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Friday, 30 November 2012

DRAFT Advice Module 3 DUE NOW

Critical Review DRAFTS for written feedback should be sent into me now. PLEASE SEND THEM AS AN EMAIL ATTACHMENT to my email

The format for this is in the Module Handbook and on slides on my blog - also please look at others blogs for advice.

I have received most of the paragraphs about the Artefacts - but if you have not sent this in please do so asap.

The four sections structure the review and should be readable- that is - your text (images) should flow from section to section.

Get in touch if you have any questions. I am away form the office form the 7th Dec to the 14th Dec and will be able to access emails but if I can get this work done and sent back to you before then I will.

DRAFT Advice on Module 2 draft plan DUE NOW

Right... the plan is about the thinking you have done this study period and a document (reportage and essay style) that outlines what you are going to do for your inquiry and why.


The professional inquiry incorporates a practitioner research project and how this is embedded into your own practice, so your plan should represent how you propose to do this in Module 3

this is the outline - primarily - to use

Title of Inquiry 

 - this is a working title - often it is similar to your main inquiry questions
Context of the Inquiry – why it is important and who will benefit. 

  what is your work role, how does your practitioner research relate to what  you do?  You may need to restate what you have explained in blogs to set the scene for your plan/proposal
What are the Inquiry Questions / Objectives 

 (+ did you have any overall aims of this body of work?)          
Literature and Publicly available Ideas – what is already known about the topic of your inquiry? 

   so your 3 examples explained if they apply to your inquiry and where you hope to find more information / data about your topic/inquiry question   - so you lack academic examples? did you find specific journals or websites such as Dance UK helpful?    
Inquiry tools that you will use and why (based on your review of pilots conducted with SIGs)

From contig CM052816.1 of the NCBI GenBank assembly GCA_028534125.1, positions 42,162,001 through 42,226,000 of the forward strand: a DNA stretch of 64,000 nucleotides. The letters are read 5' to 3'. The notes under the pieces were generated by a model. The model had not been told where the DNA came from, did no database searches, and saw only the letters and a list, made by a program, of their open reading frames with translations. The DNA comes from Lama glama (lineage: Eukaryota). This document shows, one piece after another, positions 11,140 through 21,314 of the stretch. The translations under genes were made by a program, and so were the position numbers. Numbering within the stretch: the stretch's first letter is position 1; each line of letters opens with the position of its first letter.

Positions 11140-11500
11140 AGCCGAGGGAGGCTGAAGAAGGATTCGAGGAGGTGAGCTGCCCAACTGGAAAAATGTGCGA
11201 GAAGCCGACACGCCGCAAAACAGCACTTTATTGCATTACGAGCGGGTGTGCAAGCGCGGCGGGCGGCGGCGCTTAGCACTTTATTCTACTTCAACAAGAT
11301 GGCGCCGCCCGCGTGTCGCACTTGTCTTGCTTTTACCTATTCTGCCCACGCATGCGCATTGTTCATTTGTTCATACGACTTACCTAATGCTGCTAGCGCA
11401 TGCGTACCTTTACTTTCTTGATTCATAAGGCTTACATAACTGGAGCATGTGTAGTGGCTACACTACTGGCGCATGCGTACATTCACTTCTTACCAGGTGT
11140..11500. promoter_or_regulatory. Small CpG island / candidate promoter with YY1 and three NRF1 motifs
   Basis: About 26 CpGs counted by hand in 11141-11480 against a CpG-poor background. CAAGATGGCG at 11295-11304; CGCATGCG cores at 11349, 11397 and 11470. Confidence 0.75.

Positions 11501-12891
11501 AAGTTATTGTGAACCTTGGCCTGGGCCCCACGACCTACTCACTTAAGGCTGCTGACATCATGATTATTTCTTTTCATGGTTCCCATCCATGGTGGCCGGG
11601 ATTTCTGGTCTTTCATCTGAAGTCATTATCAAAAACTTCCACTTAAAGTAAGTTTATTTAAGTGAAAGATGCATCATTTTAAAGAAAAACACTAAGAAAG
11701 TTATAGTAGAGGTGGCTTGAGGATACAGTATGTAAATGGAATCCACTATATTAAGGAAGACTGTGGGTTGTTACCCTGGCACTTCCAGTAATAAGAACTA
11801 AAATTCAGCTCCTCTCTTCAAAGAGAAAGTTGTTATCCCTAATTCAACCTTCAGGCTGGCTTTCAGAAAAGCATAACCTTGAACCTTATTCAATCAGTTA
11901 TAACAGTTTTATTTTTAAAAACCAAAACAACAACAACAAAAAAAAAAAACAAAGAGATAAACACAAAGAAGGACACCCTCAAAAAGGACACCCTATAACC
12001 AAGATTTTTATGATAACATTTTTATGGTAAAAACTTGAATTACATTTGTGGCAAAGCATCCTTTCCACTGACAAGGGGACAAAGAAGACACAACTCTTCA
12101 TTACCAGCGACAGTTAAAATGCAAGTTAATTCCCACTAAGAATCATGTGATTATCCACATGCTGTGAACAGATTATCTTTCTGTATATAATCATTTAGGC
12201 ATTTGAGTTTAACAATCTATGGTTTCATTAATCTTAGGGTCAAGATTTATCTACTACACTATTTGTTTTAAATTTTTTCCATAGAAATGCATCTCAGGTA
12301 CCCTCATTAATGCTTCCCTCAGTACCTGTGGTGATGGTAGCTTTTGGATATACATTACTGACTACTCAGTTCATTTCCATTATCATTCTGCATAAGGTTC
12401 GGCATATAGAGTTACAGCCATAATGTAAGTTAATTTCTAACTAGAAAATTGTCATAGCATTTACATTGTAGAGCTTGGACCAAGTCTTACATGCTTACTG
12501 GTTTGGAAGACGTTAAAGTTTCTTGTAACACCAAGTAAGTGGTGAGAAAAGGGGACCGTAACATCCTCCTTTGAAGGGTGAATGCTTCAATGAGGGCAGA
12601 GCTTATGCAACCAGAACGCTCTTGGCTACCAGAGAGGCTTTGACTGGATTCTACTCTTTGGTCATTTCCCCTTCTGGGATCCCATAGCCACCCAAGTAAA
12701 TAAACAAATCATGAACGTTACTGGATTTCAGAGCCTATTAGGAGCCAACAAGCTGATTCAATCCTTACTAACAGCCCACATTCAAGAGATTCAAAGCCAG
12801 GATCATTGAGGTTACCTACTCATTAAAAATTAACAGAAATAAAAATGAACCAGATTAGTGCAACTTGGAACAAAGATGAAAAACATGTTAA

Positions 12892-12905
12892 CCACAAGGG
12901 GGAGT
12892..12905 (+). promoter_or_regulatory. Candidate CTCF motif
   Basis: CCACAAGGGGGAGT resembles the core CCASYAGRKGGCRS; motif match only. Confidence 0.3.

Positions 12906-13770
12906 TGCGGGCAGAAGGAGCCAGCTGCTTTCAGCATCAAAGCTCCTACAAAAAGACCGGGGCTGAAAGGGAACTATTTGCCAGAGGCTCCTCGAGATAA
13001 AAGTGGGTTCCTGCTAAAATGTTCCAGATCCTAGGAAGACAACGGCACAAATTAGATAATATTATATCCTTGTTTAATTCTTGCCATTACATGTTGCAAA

so the methods you will use - interview, survey, focus group, observation  inc participant observation from your journal entries - what did you try out ? did your pilots/trials of the tools help in planning your inquiry? who will you talk to ? why and how have you chosen people?  did you get any good advise form others on BAPP about this process?    BE SPECIFIC - you should have gotten permission  for your employer to carry out the practitioner research and in many cases contacted people who will be participating 
Approach to analysis of information you will collect in the inquiry 

 - if you are doing a survey and and interview - how will you analyse these methods - review Reader 6 and online resources - how will this analysis relate back to your own practice - will you be doing an intervention? a workshop? applying to something?      
Ethical practice in your inquiry 

 - how will you consider this in your workplace and with the people who participated in your practitioner research  - be specific  - you can refer to your ethics form       
Resources needed 

 time, travel, books, will someone else at work need to cover for you?          

  a timeframe to guide you for the study period - time goes quickly for this if you are going straight onto the inquiry so doing this will ensure          

what do you hope to get out of the inquiry? Any points to summarise?

You also need to submit your CRITICAL REFLECTION which should be blogged and 
included as Appendix.

 this is your personal/professional point of view so you can talk about you and your practice

Submit your Professional Inquiry Forms (2 this year – they are up on the Libguide under Module 2 tab)
1. the Awards Title and Ethics and 2. a separate Employer Support form that you need to print out – get signed – and rescan for your digital submission – we sign the university signatures. 

Sunday, 18 November 2012

A call to arms? Speak up for arts in the Curriculum!!!

Just saw this article in the BBC education online about Benice McCabe's call for people to speak up for the need of cultural and creative subjects in the new curriculum!

Friday, 16 November 2012

Module 2 overview - Part 4, Part 5, Part 6